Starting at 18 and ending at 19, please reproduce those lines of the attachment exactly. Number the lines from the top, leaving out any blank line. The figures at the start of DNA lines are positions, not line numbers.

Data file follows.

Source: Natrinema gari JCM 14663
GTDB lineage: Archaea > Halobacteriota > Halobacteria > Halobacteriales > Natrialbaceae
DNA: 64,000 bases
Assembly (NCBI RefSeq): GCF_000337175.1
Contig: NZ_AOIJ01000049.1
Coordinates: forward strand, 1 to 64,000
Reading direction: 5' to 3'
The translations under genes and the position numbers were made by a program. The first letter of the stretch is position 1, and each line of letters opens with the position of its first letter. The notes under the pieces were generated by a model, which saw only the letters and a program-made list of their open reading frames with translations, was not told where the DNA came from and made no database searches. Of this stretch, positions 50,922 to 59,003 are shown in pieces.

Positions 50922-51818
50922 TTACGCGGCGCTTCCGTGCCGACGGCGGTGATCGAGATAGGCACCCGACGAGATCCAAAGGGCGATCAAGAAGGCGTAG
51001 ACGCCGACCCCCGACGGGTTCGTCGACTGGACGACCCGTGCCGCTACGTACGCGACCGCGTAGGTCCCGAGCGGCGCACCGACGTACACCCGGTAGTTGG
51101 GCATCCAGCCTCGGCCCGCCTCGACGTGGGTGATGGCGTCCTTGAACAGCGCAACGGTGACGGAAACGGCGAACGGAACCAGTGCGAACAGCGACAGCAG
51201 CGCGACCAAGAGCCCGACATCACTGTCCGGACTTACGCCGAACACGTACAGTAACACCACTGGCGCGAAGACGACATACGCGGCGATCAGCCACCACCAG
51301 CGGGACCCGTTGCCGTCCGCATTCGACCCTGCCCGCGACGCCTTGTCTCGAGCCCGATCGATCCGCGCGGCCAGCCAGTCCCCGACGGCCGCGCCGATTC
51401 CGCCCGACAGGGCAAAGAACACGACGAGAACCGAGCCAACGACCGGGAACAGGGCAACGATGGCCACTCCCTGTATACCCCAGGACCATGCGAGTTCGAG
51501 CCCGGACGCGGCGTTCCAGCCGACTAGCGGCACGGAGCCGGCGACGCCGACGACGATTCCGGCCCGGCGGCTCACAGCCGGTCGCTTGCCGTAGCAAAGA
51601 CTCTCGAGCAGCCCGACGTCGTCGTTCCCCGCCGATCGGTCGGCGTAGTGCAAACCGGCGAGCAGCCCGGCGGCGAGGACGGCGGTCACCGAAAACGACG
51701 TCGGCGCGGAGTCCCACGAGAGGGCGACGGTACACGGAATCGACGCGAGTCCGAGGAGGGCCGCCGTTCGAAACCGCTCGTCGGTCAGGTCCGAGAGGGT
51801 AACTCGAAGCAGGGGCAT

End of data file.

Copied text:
51701 TCGGCGCGGAGTCCCACGAGAGGGCGACGGTACACGGAATCGACGCGAGTCCGAGGAGGGCCGCCGTTCGAAACCGCTCGTCGGTCAGGTCCGAGAGGGT
51801 AACTCGAAGCAGGGGCAT